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Everything You Need to Know About Ulsan

An interview with a Seaweed Farmer

Story and Photos by Jacek Glowacki

Mr. Nam's Seafood Mega Store

Mr. Nams Seaweed megamart

We all eat it. It can be seen and purchased in stores and markets all over Asia and is one of the most commonly used food groups in this part of the world, yet it remains a relatively foreign concept in the west.

Seaweed comes in many forms, shapes and sizes. Flavors between the different kinds of seaweed vary as much as those of various vegetables available on the market today. I always assumed that seaweed was just something people caught in nets and tossed aside as unwanted. After coming to Korea, I realized that seaweed could in fact be planted and harvested just as any other edible plant.

The most common kind of seaweed used in Korea is Kim “김”. This is the dry, often salty and a bit oily seaweed. Another Korean favorite is Miyeok, “미역” used in the making of the traditional Korean birthday soup Miyeok Guk “미역국”.

Being a frequent visitor to the coast, I have the opportunity to see a number of seaweed farms or aquafarms. I visited one such farm in hope of collecting some information about this aquacultural business. Approaching a man and explaining my intent as best I could in my minimal Korean was half work done. I told him I would come back with my Korean friend and explain what it was that I wanted exactly. It took two more visits for me and my interpreter, Lee Jae Kyoung, before we were finally able to sit down with the man himself for a quick interview.

Family business

Mr. Nam Seon Su “남선수” is a 40 year old family man with two kids, and extremely busy which I found out after asking my interpreter what Pappuda “바쁘다” was, a word used very frequently during the interview with Mr. Nam. Even so he was kind enough to shed some light for the knowledge deprived, on the mystery that is seaweed farming.

Although the business has been in his family for 12 years, Mr. Nam started running it after the Asian Financial Crisis in 1997 when his parents handed the business over to him. He starts his work around seven or eight every morning. We visited him on a Sunday afternoon and work was in full swing and going strong upon our arrival at four in the afternoon.


Seaweed, as many other plants, grows from seeds. The warm currents of Koreas West coast Yellow Sea allow for faster growth, which is why the seeds are grown in a factory in the Jolla province, from where Mr. Nam purchases them. The seeds are invisible to the human eye and usable for farming by independent businesses only after they have reached a length of 2cm.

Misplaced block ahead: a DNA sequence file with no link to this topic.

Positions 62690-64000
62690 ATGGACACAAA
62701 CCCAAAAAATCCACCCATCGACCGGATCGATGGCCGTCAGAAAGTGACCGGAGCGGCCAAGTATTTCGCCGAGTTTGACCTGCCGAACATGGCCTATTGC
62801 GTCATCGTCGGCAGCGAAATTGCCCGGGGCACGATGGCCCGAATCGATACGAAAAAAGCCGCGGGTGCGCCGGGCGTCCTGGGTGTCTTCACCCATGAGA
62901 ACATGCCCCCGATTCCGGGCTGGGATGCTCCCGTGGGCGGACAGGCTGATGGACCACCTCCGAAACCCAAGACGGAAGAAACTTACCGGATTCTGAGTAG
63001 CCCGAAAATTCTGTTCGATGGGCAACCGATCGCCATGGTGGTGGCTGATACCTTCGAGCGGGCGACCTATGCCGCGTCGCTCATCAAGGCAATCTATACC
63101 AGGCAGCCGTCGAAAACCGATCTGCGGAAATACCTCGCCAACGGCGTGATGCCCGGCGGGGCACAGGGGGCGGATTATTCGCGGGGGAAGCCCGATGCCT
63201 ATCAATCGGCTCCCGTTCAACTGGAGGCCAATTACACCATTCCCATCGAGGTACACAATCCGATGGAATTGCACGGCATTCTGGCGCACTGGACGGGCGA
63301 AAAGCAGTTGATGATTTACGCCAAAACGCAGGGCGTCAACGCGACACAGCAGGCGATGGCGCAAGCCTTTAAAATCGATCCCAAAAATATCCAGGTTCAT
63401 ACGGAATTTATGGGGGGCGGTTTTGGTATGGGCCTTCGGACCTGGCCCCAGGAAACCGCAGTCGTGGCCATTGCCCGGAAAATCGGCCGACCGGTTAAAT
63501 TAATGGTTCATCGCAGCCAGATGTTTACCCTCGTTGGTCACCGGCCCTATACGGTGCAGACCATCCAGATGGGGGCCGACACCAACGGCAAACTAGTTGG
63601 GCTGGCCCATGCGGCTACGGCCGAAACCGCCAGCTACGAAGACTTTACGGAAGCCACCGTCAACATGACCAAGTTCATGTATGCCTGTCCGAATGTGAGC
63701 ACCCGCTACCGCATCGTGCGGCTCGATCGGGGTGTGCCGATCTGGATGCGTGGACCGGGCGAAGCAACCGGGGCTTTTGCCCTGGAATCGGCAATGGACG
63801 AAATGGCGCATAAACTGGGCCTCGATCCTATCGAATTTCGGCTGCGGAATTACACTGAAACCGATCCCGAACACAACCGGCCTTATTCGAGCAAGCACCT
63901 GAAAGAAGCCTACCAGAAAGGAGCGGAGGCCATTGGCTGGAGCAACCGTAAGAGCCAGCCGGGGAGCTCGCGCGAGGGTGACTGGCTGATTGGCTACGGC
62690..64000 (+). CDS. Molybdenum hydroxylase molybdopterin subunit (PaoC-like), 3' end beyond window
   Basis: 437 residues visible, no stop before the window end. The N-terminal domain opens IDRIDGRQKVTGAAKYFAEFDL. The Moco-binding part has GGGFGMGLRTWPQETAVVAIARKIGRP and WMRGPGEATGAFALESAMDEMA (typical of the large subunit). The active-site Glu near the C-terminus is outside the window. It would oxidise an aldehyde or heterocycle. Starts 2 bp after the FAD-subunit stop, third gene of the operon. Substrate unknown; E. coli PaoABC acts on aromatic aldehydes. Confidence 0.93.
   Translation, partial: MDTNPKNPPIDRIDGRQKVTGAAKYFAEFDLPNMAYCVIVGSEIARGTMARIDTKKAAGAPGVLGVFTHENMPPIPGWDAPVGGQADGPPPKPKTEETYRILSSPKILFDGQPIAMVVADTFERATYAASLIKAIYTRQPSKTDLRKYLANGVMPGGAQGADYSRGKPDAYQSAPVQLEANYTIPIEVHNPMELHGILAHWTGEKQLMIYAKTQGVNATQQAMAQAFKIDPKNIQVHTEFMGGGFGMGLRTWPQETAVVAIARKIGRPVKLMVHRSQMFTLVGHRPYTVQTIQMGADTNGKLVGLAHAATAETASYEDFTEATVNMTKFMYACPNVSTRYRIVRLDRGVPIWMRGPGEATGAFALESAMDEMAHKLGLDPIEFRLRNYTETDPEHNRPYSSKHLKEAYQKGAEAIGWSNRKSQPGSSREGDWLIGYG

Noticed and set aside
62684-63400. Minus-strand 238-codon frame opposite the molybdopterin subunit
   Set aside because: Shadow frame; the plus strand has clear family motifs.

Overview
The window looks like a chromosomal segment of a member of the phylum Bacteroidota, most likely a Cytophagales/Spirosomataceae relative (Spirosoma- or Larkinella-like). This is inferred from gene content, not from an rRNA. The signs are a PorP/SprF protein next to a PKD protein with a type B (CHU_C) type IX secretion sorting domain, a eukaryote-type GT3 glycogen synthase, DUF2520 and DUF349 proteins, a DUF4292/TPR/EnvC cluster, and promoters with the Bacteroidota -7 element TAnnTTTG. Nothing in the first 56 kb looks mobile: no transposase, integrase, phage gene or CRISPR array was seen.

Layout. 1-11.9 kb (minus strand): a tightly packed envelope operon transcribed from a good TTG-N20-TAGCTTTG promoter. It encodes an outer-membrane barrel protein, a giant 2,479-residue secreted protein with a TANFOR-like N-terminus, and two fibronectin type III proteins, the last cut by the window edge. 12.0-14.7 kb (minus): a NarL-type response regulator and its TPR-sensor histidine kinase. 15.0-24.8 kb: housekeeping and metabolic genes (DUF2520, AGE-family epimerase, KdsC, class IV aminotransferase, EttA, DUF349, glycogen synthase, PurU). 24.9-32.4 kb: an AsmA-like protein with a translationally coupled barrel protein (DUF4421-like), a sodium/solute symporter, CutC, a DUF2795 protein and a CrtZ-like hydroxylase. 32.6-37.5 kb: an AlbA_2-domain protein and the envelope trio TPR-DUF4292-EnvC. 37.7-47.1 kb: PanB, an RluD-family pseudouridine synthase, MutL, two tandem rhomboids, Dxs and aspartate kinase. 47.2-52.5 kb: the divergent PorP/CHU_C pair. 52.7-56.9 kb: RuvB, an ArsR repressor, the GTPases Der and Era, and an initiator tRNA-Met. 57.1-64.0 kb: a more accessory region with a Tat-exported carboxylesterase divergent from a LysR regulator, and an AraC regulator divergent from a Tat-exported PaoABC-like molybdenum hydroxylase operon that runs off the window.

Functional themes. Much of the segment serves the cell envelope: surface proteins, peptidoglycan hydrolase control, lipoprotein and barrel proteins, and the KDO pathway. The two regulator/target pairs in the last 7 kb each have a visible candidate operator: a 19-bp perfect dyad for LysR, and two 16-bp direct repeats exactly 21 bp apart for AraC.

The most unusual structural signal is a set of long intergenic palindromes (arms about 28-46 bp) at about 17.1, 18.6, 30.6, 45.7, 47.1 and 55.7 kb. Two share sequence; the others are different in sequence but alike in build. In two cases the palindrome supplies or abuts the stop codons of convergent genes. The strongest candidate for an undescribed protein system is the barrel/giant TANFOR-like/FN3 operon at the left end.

Aquaculture workers prepare the seaweed harvest

Aquaculture workers prepare the seaweed harvest

Mr. Nam uses two kinds of seaweed seeds in his farming. Ones for Miyeok “미역” and ones for Dasima “다시마”. Although the visible differences in these two seem to be mainly in their thickness their uses in consumption differ as well. Dasima is a thick, shiny green seaweed, often served as a side dish or a wrap, Sam “쌈”,as are lettuce leaves Sangchu “상추”, and is never used in the making of broths, unlike Miyeok.

The Seaweed takes approximately 4 months to grow. These two particular kinds of seaweed have two different seasons for growth. Miyeok “미역” is planted in October and is ready for harvesting in February. Dasima’s “다시마” period of growth is from December until April.


The 2cm long seaweed is placed inside a thumb thick rope. The seeds are spaced 30cm apart and the rope is dropped into the ocean spanning a length of 4-5 meters. The seeds have to be planted far from the shore in order to avoid tides. The seaweed farming fields can be seen floating along the coasts of the peninsula. All you need to do is venture out of the city a bit and stop by a small village on the way.


Harvesting begins in April and continues on until late in July. After July preparations for the next season are made leaving not much time for holidays. Seaweed takes an approximate 5 days to dry in the open air. A trip along the coast between the months of May and July allows for a glimpse of scattered patches of land on which seaweed is laid out. The weed has to be flipped continuously if dried in that manner. Luckily for the new age farming the invention of drying machines has made the work easier and quicker. Machines allow for a quick 16 hours drying, and even with that the weed has to be pre-dried for half a day before being placed in the dryers.

Despite the busy nature of aquaculture, there's still time to give a youngster a ride and a laugh

Despite the busy nature of aquaculture, there is still time to make give a youngster a ride and make some laughs

I promised Mr. Nam that the interview would take no longer than 20 minutes, which unfortunately for him had expanded into an hour talk. Many things get lost in the translation but at least I hope that the insight on the working side of this farming business has been as fun to read about as it has been for me to write about.